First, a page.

The present invention also provides a fender system for use with at least one fascia to protect the at least one fascia from impact with objects generally moving in a first direction. The system includes a first panel, a second panel, a first support element coupled to one of the first and second panels and adapted to be coupled to the at least one fascia and a second support element coupled to one of the first and second panels and adapted to be coupled to the at least one fascia. The first support element extends oblique to said one of the first and second panels. The second support element extends oblique to said one of the first and second support panels. The first and second support elements consecutively extend along at least one of the first and second panels and extend parallel to one another.
The present invention provides the lock and dam system for waterway which includes a dam extending across the waterway, a channel having a first entry-exit opening on a first side of the dam and a second entry-exit opening on the second side of the dam. The channel includes a lock. The system further includes a fascia proximate first entry-exit opening of the channel and a fender system to protect the fascia from impact with objects generally moving in a first direction. The system includes a first panel, a second panel, a first support element coupled to one of the first and second panels and coupled to the at least one fascia and a second support element coupled to one of the first and second panels and coupled to the at least one fascia. The first support element extends oblique to said one of the first and second support panels while the second support element extends oblique to said one of the first and second panel. The first and second support elements consecutively extend along at least one of the first and second panels and extend parallel to one another.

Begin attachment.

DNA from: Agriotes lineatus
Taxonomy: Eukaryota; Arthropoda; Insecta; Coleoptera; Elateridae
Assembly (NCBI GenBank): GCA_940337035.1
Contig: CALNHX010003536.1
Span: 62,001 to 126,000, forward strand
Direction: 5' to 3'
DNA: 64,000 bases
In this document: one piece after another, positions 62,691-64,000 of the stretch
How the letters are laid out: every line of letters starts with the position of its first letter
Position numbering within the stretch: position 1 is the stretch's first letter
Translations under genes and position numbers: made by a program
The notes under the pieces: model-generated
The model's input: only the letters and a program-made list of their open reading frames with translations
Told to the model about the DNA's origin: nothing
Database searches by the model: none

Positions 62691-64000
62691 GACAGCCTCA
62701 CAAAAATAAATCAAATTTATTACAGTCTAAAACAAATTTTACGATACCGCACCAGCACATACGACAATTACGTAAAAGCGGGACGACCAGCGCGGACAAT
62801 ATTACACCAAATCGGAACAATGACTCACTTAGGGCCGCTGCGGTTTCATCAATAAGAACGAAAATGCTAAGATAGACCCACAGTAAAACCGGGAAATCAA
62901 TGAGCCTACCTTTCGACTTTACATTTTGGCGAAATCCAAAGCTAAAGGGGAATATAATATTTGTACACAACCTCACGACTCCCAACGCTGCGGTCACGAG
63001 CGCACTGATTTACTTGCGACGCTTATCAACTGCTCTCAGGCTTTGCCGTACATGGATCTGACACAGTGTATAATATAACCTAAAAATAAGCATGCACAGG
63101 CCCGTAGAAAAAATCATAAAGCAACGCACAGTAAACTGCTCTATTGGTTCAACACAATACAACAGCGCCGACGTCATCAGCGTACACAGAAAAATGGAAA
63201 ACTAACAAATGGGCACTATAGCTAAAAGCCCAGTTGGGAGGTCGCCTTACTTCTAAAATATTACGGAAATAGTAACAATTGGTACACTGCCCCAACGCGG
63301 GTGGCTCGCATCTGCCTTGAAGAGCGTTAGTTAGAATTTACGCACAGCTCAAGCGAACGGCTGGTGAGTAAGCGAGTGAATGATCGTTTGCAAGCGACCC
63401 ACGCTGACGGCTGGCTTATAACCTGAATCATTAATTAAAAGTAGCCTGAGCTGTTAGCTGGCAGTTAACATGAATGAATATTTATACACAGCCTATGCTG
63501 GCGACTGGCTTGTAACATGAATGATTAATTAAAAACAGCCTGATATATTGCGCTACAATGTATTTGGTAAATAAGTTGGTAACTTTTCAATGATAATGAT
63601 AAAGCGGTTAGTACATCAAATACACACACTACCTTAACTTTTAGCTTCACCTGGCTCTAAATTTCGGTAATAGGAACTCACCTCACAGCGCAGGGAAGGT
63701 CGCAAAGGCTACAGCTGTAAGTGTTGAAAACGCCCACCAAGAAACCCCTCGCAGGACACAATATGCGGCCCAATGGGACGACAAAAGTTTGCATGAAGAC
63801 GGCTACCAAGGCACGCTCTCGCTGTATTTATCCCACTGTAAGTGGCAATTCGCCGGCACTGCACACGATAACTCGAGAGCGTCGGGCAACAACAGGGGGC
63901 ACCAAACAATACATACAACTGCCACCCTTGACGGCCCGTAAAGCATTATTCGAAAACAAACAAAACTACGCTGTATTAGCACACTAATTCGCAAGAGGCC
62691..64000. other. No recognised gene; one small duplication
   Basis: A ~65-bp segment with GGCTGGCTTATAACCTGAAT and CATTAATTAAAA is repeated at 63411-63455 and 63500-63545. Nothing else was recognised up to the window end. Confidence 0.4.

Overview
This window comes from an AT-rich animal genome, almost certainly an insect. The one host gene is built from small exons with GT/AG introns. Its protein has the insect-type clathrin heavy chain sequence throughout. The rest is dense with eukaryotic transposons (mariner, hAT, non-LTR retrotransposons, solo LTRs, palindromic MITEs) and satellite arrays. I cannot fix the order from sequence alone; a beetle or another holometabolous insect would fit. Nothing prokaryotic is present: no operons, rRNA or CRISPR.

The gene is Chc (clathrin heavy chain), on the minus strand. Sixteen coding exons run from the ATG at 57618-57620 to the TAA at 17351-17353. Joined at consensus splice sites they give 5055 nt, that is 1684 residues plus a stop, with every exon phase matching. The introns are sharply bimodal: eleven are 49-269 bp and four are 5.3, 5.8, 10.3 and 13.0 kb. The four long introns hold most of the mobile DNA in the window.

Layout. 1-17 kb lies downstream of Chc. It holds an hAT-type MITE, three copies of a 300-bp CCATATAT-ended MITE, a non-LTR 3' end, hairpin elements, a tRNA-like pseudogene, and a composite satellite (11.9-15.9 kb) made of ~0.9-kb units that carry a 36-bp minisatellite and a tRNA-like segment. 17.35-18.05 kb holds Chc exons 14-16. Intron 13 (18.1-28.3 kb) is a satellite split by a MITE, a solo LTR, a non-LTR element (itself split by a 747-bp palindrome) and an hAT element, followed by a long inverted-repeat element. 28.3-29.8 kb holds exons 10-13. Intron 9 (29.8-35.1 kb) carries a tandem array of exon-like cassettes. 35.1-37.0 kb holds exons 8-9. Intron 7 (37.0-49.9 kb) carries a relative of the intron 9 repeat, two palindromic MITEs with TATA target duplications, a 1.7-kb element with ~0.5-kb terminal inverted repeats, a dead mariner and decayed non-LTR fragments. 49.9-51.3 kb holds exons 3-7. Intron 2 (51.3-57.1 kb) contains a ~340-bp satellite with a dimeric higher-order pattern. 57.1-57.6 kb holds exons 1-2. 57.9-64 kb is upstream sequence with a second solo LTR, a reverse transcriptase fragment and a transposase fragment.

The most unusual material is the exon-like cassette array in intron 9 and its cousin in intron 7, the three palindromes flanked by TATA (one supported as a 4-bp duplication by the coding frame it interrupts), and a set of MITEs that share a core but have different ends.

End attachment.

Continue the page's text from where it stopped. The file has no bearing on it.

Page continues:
FIG. 1 is a top elevational view schematically illustrating a lock and dam system including a fender system in and along a waterway.
FIG. 2 is a top sectional view of the fender system of FIG. 1 in a relaxed state.
FIG. 3 is a top sectional view of the fender system of FIG. 2 in an energy absorbing state while being engaged by a floating vessel.
FIG. 4 is a fragmentary front elevational view of an end portion of the fender system of FIG. 1 with portions broken away for purposes of illustration.
FIG. 5 is a fragmentary sectional view of the fender system of FIG. 4 taken along line 5—5.
FIG. 1 is a top elevational view schematically illustrating a lock and dam system 10 including fender system 12 in and along a waterway 13. Lock and dam system 10 generally includes dam 14, channel 15 including at least one lock 16, and approach wall or fascia 18. Dam 14 extends substantially across waterway 13 to block the flow of water and to thereby raise the level of water on one side of dam 14. Channel 15 extends between the opposite sides of dam 14 and includes entrance-exit opening 19 on opposite sides of dam 14. Lock 16 forms part of channel 15 and generally includes outer walls 20, 22, gates 24, and gates 26. Lock 16 is generally sized to receive floating vessels such as ships, barges and the like, whereas the water level within the lock is raised or lowered to the height of the water level on one side of dam 14, depending upon the direction in which the floating vessel is traveling. Although entrance-exit opening 19 of channel 15 coincides with gates 24 and 26 of lock 16, channel 15 may alternatively include entrance-exit openings 19 which do not coincide with gates 24 and 26 and which merely comprise openings for channels leading to and from gates 24 and 26.